This is part 6 of a series on timelapse photography.
Generally you’re going to avoid shooting in an Automated mode like Program, Shutter Priority, or Aperture Priority. You need to shoot manual to really control the camera. Let’s briefly revisit the Exposure triangle:
- Aperture. Remember the aperture is the size of the opening in your lens. And generally speaking, you’re going to adjust this based upon the environment. If shooting mountain ranges or fields, I’m going to go down to a very small aperture, maybe F16. So there’s a greater depth of field. Aperture is a stylistic decisions, but you will also use it as a control method, to control how much light hits the sensor. And, if you can’t get it with aperture, remember you can always add a Neutral Density Filter.
- Shutter Speed. The shutter is the second component of the exposure triangle. Now, with shutter speed, you have to decide if you’re using it for technical or artistic purposes. A short shutter (1/125 or faster) will depict motion that is sharp and staccato in its movement. A longer shutter (1/30 or less) will progressively elongate and stretch movement. You might use it to freeze the action. Maybe you want a very staccato type look, or to streak things out. For most of my time-lapse shooting, I use a slower shutter speed to get a lot of drama in the shot. So, by using that, that’s going to let more light into the camera. So, balancing that out, you’re going to have to make some adjustment.
- ISO. The ISO setting is the general sensitivity of your sensor. You can increase this, so it’s more susceptible to light. However, as you bring it up, you’re going to add noise to the shot. I use ISO as the third adjustment to make, so I can refine my exposure. If the ISO is too high, I’m going to get noise. Now I could clean that up in post-processing, but it leads to extra work. I recommend you keep your ISOs relatively low. If you can’t pull that off, the good news is, is that you can use things like Adobe Photoshop or Lightroom to clean it up, but don’t go too aggressive.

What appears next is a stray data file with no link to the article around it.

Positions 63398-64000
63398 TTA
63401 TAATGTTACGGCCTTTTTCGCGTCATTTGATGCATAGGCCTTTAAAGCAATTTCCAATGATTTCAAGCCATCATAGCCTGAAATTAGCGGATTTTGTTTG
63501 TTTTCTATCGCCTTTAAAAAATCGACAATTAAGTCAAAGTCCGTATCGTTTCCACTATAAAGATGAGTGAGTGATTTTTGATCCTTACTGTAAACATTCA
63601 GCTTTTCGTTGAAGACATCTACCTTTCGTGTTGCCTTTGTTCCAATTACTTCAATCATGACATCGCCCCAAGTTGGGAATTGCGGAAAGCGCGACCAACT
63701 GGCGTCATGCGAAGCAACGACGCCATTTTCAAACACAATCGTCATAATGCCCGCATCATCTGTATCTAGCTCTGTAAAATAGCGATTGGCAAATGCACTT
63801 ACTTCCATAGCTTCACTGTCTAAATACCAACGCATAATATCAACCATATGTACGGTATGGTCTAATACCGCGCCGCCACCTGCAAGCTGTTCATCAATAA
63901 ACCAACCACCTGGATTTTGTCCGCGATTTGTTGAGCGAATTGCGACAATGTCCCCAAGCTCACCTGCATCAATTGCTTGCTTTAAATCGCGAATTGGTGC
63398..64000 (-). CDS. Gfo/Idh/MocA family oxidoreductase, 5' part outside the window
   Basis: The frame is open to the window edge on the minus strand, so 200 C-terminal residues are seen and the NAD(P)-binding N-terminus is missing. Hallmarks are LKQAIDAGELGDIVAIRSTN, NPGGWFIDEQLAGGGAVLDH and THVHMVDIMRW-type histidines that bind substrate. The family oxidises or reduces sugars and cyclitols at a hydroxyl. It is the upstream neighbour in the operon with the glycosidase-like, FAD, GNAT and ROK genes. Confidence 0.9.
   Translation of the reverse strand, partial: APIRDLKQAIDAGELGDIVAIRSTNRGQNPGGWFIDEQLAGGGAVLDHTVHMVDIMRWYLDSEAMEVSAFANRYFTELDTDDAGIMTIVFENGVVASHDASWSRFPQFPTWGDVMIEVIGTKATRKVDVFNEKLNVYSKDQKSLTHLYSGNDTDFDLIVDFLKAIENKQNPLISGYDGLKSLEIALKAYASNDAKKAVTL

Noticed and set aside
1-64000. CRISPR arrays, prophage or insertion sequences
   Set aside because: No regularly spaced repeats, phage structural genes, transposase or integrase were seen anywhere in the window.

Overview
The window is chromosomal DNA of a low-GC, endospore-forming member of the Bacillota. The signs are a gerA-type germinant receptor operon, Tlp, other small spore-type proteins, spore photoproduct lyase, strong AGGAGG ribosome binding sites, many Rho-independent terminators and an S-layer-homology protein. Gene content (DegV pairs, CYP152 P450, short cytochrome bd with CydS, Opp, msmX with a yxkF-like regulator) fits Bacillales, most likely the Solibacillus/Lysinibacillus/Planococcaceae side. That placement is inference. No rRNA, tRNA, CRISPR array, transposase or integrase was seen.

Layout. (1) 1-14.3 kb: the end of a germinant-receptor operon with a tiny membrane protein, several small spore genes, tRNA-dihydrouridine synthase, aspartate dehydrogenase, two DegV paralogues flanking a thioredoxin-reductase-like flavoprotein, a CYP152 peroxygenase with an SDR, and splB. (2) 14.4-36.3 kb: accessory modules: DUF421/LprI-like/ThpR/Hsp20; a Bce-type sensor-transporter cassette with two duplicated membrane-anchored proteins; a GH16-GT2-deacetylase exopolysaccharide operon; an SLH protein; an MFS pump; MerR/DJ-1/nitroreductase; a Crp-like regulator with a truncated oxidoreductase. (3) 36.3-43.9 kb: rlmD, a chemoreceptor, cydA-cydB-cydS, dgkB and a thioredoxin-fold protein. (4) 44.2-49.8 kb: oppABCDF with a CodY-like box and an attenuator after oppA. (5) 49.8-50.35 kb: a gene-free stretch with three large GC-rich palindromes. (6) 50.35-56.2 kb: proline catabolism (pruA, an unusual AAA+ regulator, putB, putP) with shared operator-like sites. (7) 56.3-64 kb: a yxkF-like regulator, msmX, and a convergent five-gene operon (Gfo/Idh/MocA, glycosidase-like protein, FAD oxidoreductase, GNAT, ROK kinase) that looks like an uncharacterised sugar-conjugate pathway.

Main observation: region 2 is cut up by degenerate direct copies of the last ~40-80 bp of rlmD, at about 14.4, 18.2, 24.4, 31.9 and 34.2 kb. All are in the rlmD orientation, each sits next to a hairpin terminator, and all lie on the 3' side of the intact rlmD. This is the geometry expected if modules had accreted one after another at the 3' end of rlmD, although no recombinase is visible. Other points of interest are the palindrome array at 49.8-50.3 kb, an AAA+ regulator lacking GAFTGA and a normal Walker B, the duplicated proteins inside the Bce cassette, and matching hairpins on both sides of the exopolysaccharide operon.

Once down shooting, you need to get your selects made. I generally employ a base level of organization at the Operating System level to avoid importing everything. Then I tend to favor Bridge as a way to avoid overstuffing my Lightroom catalog. If you’re only a Lightroom user, feel fee to import, but I recommend using smaller catalogs for timelapse projects.
The essentials steps are:
- Transferring. Get the images onto a fast drive.
- Ranking. Make your selects of which scenes are good candidates to process.
- Sorting. Remove images you don’t want to get just the best left. Consider grouping images into subfolders.
- Previewing. Do a rough assembly of your files to judge quality.
- Renaming Files. Make sure there is no gap in numbering. Also consider renaming with a descriptive name to avoid potential duplication in your catalog.
- Develop Files. Process the files. Even if using JPEG, consider the Camera Raw engine so things can be synced.
- Export an Image Sequence. Export the files to a target directory
- Assemble. Build the timelapse movie with an editing tool, Photoshop, or After Effects.
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